I’m not all that sure that the institute is still in existence. It’s mostly-blank page on the Internet says, “this website is not updated frequently.” So, if you want more information, forget about it. There is this on the site: the Montana Policy Institute’s noble goal of “free-market think(ing), dedicated solely to providing policy solutions that promote the liberty, prosperity, and quality of life for all Montanans.” In other words, roll back regulations and taxes.
I applaud Missoula’s economic developers for building partnerships: start ups and entrepreneurs joining with technology resources and government assistance, and linking up with our excellent university and city schools.
We have our economic fits-and-starts here, and it we’d all be happier if our kids could find gainful employment and stay in town. Let’s work on that but not in the way promoted by the Montana Policy Institute.
Most folks aren’t getting rich in Missoula, but we’ve been buffered from the radical boom-and-bust cycle better than many Montana cities precisely because of our diverse economy. Please keep that in mind and build on it (also, support for a big hike in the minimum wage would be in everyone’s best interest, something you can be sure the Montana Policy Institute is against).
So let’s not pander to the institute’s short-sighted, free-market, non-sustainable model. We have more going for us than that, and the Missoulian, for credibility, shouldn’t be quoting the Montana Policy Institute anymore.
It ended up the do-nothing U.S. House of Representatives passed three kumbaya bills and two not-jobs-creation bills last week. One of those not-jobs-creation bills is the Full Faith and Credit Act that we wrote briefly about the other day – HR807. This bill actually hurts employment by telling the Treasury what order in which to pay bills.
HR807 passed with only Republican votes – while 8 Republicans joined with Dems in NAY to passage. Which tells you what kind of bill this is.
Where was Montana Rep. Steve Daines? He voted yes.
The second non-kumbaya bill and the other real
work damage the GOP-led House did last week was the Working Families Flexibility Act – HR1406.
That name sure sounds nice, doesn’t it
The Working Families Flexibility Act repeals a portion of the Fair Labor Standards Act of 1938 – the portion that requires employers of hourly wage earners to pay time-and-a-half for work hours over 40. Instead of pay, an employer (e.g., not the employee) can opt to pay out those overtime hours as “comp time” – a bank of hours, like vacation or sick time.
And guess what? The employer doesn’t have to pay it out to you when you and your employer part ways. Not only that – imagine the impacts to an employee (i.e., a father or a mother) who turns down overtime?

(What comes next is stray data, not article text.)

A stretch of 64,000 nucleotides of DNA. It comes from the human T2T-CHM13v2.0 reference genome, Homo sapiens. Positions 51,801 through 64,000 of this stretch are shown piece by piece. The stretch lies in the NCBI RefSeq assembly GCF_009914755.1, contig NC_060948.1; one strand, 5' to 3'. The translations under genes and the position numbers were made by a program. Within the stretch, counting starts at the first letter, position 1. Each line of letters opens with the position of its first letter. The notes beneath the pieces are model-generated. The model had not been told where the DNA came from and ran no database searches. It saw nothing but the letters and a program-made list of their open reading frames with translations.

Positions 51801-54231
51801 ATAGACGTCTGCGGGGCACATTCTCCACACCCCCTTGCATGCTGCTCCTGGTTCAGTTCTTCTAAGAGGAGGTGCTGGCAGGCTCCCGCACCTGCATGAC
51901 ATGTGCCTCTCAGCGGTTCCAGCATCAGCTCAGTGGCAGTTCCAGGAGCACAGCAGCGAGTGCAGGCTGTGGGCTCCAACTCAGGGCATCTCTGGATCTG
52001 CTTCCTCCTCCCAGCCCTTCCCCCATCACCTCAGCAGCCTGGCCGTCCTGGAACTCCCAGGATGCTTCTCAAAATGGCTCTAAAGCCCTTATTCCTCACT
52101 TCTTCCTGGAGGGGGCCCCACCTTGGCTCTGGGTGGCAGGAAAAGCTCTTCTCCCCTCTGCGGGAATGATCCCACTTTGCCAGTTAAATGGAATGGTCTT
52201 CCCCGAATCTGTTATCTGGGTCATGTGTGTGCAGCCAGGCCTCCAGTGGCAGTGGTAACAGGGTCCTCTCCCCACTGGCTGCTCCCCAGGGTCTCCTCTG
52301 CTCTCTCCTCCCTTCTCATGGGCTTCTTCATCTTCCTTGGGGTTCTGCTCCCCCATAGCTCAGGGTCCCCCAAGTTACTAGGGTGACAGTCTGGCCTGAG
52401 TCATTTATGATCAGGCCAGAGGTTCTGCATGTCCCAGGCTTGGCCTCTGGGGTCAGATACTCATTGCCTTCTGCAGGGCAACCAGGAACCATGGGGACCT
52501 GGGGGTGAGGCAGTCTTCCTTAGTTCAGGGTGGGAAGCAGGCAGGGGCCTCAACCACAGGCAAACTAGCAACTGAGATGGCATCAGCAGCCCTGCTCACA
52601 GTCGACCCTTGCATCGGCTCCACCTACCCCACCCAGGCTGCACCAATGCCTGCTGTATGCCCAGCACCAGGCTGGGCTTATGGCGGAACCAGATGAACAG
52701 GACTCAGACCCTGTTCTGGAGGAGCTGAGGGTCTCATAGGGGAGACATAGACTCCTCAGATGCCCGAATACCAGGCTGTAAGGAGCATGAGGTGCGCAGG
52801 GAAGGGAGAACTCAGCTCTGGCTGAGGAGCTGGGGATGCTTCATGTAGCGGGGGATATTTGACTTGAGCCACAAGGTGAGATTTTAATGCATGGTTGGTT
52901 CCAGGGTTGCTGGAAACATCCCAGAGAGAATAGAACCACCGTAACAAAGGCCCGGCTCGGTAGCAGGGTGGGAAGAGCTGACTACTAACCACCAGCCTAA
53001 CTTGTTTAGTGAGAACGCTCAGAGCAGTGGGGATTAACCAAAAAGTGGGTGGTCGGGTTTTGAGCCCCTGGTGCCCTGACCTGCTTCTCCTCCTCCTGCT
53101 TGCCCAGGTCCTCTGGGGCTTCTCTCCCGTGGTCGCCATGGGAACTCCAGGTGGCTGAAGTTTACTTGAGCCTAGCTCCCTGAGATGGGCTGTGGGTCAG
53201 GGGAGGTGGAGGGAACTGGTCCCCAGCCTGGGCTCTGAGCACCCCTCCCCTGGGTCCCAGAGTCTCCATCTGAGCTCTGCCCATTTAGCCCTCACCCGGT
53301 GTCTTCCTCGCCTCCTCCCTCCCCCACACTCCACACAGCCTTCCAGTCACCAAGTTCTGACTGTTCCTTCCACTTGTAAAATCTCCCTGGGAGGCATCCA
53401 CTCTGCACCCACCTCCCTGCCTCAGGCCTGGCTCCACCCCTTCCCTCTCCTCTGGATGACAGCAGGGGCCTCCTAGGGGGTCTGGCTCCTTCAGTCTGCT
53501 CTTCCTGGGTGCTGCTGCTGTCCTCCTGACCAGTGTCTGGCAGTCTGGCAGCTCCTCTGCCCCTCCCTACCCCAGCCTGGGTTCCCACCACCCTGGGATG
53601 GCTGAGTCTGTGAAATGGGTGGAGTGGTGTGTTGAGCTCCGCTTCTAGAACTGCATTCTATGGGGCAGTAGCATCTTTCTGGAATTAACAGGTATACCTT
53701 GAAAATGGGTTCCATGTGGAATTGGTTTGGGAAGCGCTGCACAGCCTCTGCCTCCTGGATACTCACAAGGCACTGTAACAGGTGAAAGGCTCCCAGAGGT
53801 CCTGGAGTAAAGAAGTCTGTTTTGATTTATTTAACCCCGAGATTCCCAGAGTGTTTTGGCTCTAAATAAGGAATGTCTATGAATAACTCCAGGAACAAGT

Where was Montana Rep. Steve Daines on this bill that both destroys job creation and exposes hourly wage earning families to risky and unfair labor practices? Rep. Daines voted yes.
75 years of standing labor law – built on events that brought about its need – and Daines votes to do away with overtime pay.
Now – this bill ties in nicely with the GOP’s never ending quest to damage and roadblock the Affordable Care Act. If employers can’t cut employees back enough to avoid having to provide healthcare, at least then they could force everyone to work 50 hour work weeks, with compensation that only increases what might be nonexistent sick and vacation leave! See how fascism works?
And before you think they’ve given up on this quest to gut-punch the Affordable Care Act, Rep. Michele Bachmann’s bill to repeal said bill – HR45 is schedule for the floor this week.
Used to be “jobs jobs jobs” we heard from the GOP, but that has been quite a while. It’s one thing to myopically focus on other issues (like Benghazigate?) but it’s an entirely different thing when you start taking pot shots at jobs and American hourly wage earners, both already spread thin.
Pay attention here, Montana. Steve Daines is going to be running for something in 2014. Don’t let these votes fade from memory.
The U.S. House of Representatives is expected to take an upteenth attempt at damaging U.S. economic stability and growth tomorrow with a number of bills coming to floor vote, six of which would once again embrace derivatives as a legitimate stable investment for our financial institutions.
Taxpayers beware. There is nothing prohibiting bailouts.
Passing out of House financial services on Tuesday and coming to a vote tomorrow is the Full Faith and Credit Act coming to a vote will prioritize U.S. debt and interest over the priority of running the government. Things like keeping the lights on, paying soldiers, social security & disability payments. You can see how willing to negotiate the House GOP Republicans are going to be for the upcoming debt ceiling discussion, estimated to come to Washington DC sometimes during that oh-so-pleasant month of August.